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Home / Dreams / How to Interpret Your Dreams

How to Interpret Your Dreams

Jay Summer

Written by

Jay Summer, Staff Writer

Dr. Anis Rehman

Medically Reviewed by

Dr. Anis Rehman, Endocrinologist

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Dreams are a normal part of healthy sleep, with the average person spending around two hours dreaming every night. Despite the amount of time people spend dreaming, there is a great deal researchers still do not understand about the phenomenon. It is still unclear whether individual dreams carry deeper meaning.

Dreams can weave a complex narrative that feels deeply personal. Many people are eager to share the content of their dreams and work to understand their underlying meaning.

We’ll cover the science of dream interpretation, from the psychoanalysts of the early twentieth century to the most recent science-based theories examining the underlying meaning of dreams. We’ll also take a look at the most common dream topics and tips to help with dream interpretation.

Theories of Dream Interpretation

People have tried to decipher the meaning of dreams since the dawn of civilization, though scientific research on dreams is relatively new. The most prominent theories of dream interpretation include pioneers from the early twentieth century to modern neuroscientists.

Freud

Freud, the most cited psychologist of the 20th century, published The Interpretation of Dreams in 1900. This book represented a significant milestone in the field of dream interpretation.

According to Freud, dreams represent a form of wish fulfillment and hold the key to a person’s desires. He indicated that the subject of a person’s dreams stems from reality, but dreams are not identical to waking life and cannot be taken at face value. Instead, the underlying meaning of a dream is hidden in a person’s unconscious mind, the thoughts and feelings that lay outside of their conscious awareness.

Jung

Carl Jung was a contemporary of Freud and was greatly influenced by Freud’s Interpretation of Dreams. But as Jung matured, his thoughts on dream interpretation began to diverge from Freud’s.

Jung believed people experience different types of dreams that can be viewed through the lens of “compensation.” According to his theory of compensation, dreams are a mechanism that allow the unconscious mind to fully develop or balance parts that are in conflict with one another.

Hall

Psychologist Calvin S. Hall theorized in the 1950’s that dreams were images that represent a person’s thoughts or ideas. Hall proposed that dreams are akin to plays or enactments based on the ideas a person has about themself, other people, conflicts, impulses and urges, and their external environment.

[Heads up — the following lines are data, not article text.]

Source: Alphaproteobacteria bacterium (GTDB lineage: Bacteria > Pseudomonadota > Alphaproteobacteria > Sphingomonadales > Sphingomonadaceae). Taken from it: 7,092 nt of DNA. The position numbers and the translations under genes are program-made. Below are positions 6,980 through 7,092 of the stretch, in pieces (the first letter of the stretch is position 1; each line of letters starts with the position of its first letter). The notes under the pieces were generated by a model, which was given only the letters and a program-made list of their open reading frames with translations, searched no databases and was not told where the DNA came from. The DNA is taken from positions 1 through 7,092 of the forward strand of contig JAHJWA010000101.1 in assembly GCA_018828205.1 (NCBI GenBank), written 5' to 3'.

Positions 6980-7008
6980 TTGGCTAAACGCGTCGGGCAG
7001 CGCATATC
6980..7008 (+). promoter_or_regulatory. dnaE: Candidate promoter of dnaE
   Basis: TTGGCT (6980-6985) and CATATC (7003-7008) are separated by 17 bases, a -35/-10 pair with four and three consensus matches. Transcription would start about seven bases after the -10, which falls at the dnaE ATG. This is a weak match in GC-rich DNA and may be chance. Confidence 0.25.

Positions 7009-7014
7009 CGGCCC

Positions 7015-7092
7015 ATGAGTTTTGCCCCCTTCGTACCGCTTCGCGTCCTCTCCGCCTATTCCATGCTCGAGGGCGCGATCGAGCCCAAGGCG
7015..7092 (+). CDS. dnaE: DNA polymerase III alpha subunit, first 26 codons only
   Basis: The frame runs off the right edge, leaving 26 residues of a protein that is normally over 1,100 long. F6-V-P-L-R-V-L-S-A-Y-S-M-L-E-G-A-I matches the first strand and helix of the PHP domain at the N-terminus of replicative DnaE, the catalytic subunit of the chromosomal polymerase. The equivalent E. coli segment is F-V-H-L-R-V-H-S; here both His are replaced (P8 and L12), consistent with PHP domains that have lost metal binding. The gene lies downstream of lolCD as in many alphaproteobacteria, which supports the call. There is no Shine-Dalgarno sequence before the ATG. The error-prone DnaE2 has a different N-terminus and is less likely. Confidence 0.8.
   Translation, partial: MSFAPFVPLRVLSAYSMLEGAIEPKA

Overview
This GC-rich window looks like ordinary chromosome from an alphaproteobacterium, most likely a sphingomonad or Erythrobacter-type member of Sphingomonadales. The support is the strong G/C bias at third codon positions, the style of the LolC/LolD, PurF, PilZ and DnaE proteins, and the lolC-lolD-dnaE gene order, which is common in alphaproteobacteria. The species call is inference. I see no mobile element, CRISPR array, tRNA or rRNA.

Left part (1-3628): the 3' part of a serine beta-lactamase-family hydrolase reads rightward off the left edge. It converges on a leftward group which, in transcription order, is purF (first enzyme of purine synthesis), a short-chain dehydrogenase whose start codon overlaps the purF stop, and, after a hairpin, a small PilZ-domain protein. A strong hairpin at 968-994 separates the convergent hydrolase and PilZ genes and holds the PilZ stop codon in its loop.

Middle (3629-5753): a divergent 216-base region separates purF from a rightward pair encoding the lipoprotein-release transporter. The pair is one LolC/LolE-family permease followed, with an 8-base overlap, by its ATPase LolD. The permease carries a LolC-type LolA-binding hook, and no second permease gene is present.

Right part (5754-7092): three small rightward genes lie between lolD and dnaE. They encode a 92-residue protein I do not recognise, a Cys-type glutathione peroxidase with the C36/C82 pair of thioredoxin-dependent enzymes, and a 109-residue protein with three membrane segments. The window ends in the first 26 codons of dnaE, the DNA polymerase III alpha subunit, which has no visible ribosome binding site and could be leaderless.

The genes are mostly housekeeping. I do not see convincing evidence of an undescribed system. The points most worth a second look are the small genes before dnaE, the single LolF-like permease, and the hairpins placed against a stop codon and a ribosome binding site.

Hall suggested that dream interpretation could help a person better understand themselves and inform their behavior in daily life.

Domhoff

William Domhoff’s career spanned from the 1960s to the publication of The Emergence of Dreaming in 2018 and combined the analysis of dream content with brain imaging techniques and electroencephalogram (EEG) .

According to Domhoff’s research, dreaming is similar to the daydreams most people experience in waking life. His work suggests that dreams do not serve a specific function and are likely a byproduct of the way the brain works.

 

Modern Theories

The complex theories developed by early pioneers of dream interpretation have largely been replaced by a neuroscience-focused approach.

  • Emotional processing: One prominent theory suggests that the contents of a dream may help the dreamer process difficult life experiences. In particular, the vivid dreams of REM sleep may help the brain process waking experiences and regulate emotions.
  • Memory consolidation: Dreaming may also play an important role in forming new memories. This theory asserts that dreams are a key part of the nervous system process that converts short-term memories formed during the day into long-term memories.
  • Performance and creativity: According to the overfitted brain hypothesis, the typical experiences of daily life do not prepare the brain for unexpected events. Dreams offer people a hallucinatory narrative that serves to improve cognitive performance and boost creativity during waking hours.

Common Dreams and Possible Meanings

Individual personality and interests can influence the narratives of a person’s dreams. However, certain consistent themes are known to arise in dreams for many different people.

Teeth Falling Out